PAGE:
From Library Journal
Copyright 1997 Reed Business Information, Inc.
The entries include broad topics such as prayer and cosmology; specific religions; historical events such as the Reformation and the Crusades; sacred texts; individuals; doctrines; sacred sites; customs; and ethics. Asterisks designate cross-references to terms with their own entries. See and see also references refer users to related material. Many entries have bibliographic citations to books on the subject for further research. Terms in language with non-Roman alphabets are transliterated. There is a special index of Chinese headwords with a Wade-Giles/Pinyin conversion table. A topic index directs readers to entry headings on broad subject areas so that someone interested in dietary laws and customs could look under Food and find entries for Buddhist, Hindu, Jewish, Muslim, Shinto, Sikh, Taoist, and Zen regimens.
A comparable source is The HarperCollins Dictionary of Religion [RBB Ap 15 96], which has 3,200 articles. This is far fewer than the Oxford work, but HarperCollins devotes significant space to comprehensive feature articles on major religions--32 pages on Buddhism, for example. It also covers extinct religions, such as those of ancient Greece and Rome, which are not included in the Oxford dictionary. In general, the HarperCollins dictionary has more coverage of religions, while the Oxford dictionary provides more coverage of concepts, people, events, and so on. For example, HarperCollins has several pages on Afro-Brazilian religions, while Oxford has a single paragraph. HarperCollins has six pages on Native American religions, which is not an entry in the Oxford dictionary. On the other hand, Oxford has nearly four pages on the Reformation, compared to one page in HarperCollins; over a column on John Calvin, compared to six lines in HarperCollins; a column on evil, compared to three lines in HarperCollins. The HarperCollins dictionary has no bibliographies, although sources are cited within the text. It does, however, have some illustrations, as well as maps, tables, and timelines.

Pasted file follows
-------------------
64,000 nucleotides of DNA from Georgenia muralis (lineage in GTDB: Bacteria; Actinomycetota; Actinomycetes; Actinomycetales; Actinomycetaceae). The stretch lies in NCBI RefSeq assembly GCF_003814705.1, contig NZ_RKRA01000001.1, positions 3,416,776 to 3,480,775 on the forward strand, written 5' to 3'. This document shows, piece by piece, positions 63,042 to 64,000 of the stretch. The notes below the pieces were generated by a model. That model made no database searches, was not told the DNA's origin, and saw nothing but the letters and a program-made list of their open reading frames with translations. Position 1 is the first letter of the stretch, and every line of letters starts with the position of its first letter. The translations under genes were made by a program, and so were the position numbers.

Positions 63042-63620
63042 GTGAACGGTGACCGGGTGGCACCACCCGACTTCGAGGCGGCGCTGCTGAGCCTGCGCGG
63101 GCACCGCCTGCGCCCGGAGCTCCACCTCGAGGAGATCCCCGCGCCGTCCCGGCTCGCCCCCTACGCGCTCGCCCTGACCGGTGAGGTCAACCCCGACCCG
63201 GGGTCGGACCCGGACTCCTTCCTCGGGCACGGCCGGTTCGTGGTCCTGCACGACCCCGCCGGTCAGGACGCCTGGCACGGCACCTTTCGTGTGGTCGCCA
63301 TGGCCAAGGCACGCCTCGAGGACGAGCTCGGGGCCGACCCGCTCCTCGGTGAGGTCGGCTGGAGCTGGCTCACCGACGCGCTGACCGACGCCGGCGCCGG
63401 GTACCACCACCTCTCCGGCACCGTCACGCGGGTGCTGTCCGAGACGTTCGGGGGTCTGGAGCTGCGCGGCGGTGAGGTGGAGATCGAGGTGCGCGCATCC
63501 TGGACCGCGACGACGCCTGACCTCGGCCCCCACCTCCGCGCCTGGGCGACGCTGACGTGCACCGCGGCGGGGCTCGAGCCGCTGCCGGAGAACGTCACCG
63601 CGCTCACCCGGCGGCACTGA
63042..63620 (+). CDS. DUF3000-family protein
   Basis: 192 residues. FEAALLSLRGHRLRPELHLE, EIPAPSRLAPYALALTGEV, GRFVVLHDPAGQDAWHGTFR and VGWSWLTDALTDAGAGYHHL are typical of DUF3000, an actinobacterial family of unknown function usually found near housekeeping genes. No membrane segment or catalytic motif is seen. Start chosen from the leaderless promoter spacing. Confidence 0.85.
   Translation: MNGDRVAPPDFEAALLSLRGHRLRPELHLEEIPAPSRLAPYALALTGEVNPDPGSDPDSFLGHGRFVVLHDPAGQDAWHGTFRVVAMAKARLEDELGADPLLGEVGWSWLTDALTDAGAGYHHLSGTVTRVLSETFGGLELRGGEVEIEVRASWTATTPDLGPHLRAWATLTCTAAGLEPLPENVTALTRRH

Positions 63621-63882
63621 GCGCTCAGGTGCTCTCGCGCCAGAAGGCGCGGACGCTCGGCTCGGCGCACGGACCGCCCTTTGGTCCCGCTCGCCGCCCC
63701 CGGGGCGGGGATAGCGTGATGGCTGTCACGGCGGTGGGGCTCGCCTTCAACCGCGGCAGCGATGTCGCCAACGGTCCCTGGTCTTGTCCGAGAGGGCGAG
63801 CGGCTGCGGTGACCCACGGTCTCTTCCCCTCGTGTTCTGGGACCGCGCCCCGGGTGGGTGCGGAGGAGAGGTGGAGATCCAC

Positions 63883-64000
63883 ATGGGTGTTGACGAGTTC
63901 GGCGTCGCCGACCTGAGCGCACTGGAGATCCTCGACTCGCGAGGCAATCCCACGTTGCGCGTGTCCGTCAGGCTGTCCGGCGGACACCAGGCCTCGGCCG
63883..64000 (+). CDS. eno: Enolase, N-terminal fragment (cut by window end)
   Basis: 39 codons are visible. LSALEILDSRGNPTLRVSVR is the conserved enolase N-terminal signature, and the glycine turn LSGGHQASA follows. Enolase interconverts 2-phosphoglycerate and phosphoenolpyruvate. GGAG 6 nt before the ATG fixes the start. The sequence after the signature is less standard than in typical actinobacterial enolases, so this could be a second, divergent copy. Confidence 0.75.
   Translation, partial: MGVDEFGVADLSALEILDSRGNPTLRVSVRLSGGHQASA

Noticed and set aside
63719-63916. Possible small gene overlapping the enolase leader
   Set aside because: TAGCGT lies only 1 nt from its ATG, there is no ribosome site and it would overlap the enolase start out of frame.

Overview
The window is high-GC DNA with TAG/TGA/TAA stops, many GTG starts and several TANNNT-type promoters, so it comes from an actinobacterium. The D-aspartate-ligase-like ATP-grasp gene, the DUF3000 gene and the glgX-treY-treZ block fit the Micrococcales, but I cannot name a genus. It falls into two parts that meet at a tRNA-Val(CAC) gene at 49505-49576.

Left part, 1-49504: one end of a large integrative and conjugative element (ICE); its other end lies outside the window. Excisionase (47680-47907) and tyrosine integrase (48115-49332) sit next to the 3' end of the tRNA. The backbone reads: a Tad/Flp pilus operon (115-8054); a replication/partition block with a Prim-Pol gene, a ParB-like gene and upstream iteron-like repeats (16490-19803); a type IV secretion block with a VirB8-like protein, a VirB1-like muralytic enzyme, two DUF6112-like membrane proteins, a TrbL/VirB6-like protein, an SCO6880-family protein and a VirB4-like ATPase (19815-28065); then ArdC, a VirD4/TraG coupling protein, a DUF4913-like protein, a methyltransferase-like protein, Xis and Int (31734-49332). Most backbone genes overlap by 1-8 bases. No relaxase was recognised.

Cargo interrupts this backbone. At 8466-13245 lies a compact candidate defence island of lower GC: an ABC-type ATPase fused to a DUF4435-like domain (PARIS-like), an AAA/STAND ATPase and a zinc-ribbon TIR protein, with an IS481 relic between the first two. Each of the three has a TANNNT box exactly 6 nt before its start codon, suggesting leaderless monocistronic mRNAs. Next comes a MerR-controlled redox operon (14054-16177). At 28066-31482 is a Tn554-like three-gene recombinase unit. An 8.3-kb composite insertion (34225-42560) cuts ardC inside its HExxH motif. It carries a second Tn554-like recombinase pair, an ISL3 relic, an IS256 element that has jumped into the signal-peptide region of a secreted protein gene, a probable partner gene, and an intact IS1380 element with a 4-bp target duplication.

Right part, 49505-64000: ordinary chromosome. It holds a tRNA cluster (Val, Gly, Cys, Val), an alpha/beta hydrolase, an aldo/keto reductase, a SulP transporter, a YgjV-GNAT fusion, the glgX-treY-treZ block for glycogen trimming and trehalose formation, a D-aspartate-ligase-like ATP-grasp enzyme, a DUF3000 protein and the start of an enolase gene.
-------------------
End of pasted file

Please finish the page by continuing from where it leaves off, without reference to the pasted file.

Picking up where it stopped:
Whether one is searching for the text of the Shema (the Jewish confession of faith) or information about Rastafarians, Oxford Dictionary of World Religions is a useful source. Although naturally less complete than Mircea Eliade's Encyclopedia of Religion [RBB O 1 87], it does provide a reasonably priced, very good introduction to a diverse subject area. Recommended for high-school, public, and academic libraries, especially those that do not already own the HarperCollins dictionary.